Mar 082017

What is French Culture?

When you talk of France to anybody or with anyone, Paris is quickly a topic of interest; Paris is commonly known as the city of love. Paris is also well known as a centre of French culture for fashion, art, architecture, cuisine and so it is easy to ignore the diverse culture outside of Paris. It is interesting to note that the word “culture” originated from France although there are many German influences. Celtic and Gallo-Roman cultures have greatly influenced the culture of France. Culture is determined by the way of life of its people and by location. So the characterisation of the French culture revolves around its language, fashions, religion, history, local events and much more. Politeness and courtesy is often associated with the French; but we have all experienced the haughtiness of French waiters! We have envied the short working week and the generous pensions! So many aspire to the French lifestyle ….
French Culture and Louvre Museum Wikimedia Commons

Culture and French Lifestyle

First lets discuss the influence of language on the French people. Although there are variants in different regions, most people in France speak French, which is the dominant language in France. A country of above sixty million people is mostly speaking French (the official language) and so its is the first language among the French people. Over eighty percent of the population speak the language daily. The border with France and Germany has changed dramatically over history. Therefore about three percent of the French people speak in dialects associated with the German. The Arabic speakers are the minority speaking group in France. Catalan, Breton. Occitan dialects, Basque and even Italian are some of the languages also spoken in France.

Religion is an integral part of the community and its culture. The dominant religion in France is Catholicism with most people identifying themselves as Roman Catholics. There is a significant percentage of Muslims who mostly speak Arabic. There are Jews and Hindus as well practising their religions and many not affiliated with any religion. The laissez-faire attitude of the French is being challenged by the hate crimes towards Jews and Muslims.

The French are profoundly offended by negative comments about their country and government – probably more than any other country on earth. It emphasises the high level of pride in their nation. They invented the expression commonly referred to as chauvinism. Their culture accepts romance and passion and even sex outside marriage openly. The wealthy and the powerful do not hide their extramarital affairs, and this is an indication of how secular this nation is. Perhaps this reflects the influences of the Romans and their art.

They believe highly in equality and liberty and their motto is Liberté, Equalité, Fraternité (Liberty, Equality, Fraternity). This is a nation that enjoys a 2 hour break for lunch and lengthy dinners. Wine with a meal is a long established practise. Wine consumption is enjoyed at  all socio-economic levels in France. The quality of dishes is so important that the Michelin Guide was launched in France in 1900 by Ándre and Édouard Michelin. Restaurants in France are still rated by Michelin and the award of 3 stars is a major event. Michelin ratings are now acknowledged world-wide.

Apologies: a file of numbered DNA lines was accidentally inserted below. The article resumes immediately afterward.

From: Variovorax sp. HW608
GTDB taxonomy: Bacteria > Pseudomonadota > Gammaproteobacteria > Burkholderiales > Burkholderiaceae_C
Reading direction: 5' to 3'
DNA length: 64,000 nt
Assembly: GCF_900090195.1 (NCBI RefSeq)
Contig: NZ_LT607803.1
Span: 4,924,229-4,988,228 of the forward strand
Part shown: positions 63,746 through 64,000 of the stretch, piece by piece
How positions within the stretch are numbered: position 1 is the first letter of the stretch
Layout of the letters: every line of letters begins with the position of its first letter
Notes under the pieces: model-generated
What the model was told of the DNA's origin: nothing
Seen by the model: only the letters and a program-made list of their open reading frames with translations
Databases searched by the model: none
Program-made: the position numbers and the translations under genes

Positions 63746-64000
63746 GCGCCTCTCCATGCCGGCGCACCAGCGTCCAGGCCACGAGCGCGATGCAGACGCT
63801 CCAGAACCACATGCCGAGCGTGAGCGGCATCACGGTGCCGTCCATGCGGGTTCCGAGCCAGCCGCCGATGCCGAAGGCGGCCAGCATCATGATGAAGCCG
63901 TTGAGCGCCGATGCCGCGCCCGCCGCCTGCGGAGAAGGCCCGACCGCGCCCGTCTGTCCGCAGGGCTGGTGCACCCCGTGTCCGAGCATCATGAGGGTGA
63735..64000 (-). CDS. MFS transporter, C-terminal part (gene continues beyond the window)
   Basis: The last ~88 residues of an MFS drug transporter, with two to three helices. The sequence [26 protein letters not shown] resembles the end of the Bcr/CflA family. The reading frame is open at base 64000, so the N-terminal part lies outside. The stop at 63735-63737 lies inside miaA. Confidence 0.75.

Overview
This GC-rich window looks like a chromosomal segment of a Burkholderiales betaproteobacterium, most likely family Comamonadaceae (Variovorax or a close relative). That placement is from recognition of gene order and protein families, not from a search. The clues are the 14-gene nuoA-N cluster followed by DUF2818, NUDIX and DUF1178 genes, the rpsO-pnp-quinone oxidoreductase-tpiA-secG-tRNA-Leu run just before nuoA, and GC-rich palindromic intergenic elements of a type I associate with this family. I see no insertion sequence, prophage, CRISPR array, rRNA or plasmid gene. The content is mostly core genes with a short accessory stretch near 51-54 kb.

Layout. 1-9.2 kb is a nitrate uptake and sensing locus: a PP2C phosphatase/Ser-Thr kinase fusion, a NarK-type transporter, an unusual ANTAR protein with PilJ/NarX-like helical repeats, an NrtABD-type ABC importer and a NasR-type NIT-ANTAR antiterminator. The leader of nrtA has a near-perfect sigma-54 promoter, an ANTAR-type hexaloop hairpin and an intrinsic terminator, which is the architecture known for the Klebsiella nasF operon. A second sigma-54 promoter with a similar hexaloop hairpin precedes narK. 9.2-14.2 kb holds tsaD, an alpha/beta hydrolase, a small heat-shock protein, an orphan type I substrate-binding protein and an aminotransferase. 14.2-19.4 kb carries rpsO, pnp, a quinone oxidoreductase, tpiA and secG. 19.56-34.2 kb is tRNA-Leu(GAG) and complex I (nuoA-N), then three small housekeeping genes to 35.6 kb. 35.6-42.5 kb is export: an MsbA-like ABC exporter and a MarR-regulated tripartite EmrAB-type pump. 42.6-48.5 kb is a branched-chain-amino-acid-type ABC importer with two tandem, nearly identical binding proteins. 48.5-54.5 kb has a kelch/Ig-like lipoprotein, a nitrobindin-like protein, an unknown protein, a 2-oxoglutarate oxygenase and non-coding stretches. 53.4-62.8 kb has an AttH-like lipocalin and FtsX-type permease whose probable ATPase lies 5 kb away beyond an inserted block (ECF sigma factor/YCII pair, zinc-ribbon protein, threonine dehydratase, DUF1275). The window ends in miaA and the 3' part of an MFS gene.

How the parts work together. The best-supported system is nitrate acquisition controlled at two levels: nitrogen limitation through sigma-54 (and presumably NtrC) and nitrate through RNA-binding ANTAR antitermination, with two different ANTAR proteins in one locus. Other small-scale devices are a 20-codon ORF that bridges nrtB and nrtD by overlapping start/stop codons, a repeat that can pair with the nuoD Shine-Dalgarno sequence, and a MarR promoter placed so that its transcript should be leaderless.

Fashion and Art

France is associated with high fashion – clothes are often made to order and / or handmade. The Paris fashion show is an important date in the fashion calendar. You will find art across France from church buildings to public edifices. Gothic, Romanesque Rocco, neoclassic sculptures are from France. Many of the famous world artists are from France: Monet, Renoir, Degas to name a few. The world’s largest museum is found in Paris: Musée du Louvre.

The French love a celebration

The French celebrate holidays such as Christmas, Easter, Labour Day and Bastille Day (which is associated with the French revolution). The lifestyle of the French people is related to some of the following: more life and less work, gastronomy, wine and terroir, haute couture, home cooking  (with quality over quantity), preferring trains to air travel, graceful slim and slender women and rule number one always takes breakfast!!  It is, however, important to note that older generation French say that this is changing and declining over time as the younger generations want change.

Property and Architecture in France

One of the attractions of property in France is the wide variety of styles with many regional variations. Who cannot be impressed by the magnifcent chateaux? The hot spot is the Loire Valley with many splendid examples: Chateau de Chambord, Chateau de Chenonceau, Chateau de Villandy, and Chateau d’Amboise. Of course, there are many privately owned chateau across France. The Manoir is another grand example – typically owned by a noble person. Examples of regional property types: Longere, chalet, Fermette, Mas, Domaine, and bastide.

French Culture quiz

Now that you are familiar with French Culture – how is your knowledge?

1. Which king reigned during the French revolution?

2. Which year did the French revolution begin?

3. What is the Ancient Regime?

4. What was the Third Estate declaration?

5. Which Englishman in Paris was the term “haute couture” referred to?

6. Who was a founder of French Impressionist painting?


  1. King Louis XVI
  2. 1789
  3. Absolute monarchy – one ruler has supreme authority
  4. A political pamphlet written in January 1789, shortly before the outbreak of the French Revolution
  5. Charles Frederick Worth
  6. Claude Monet


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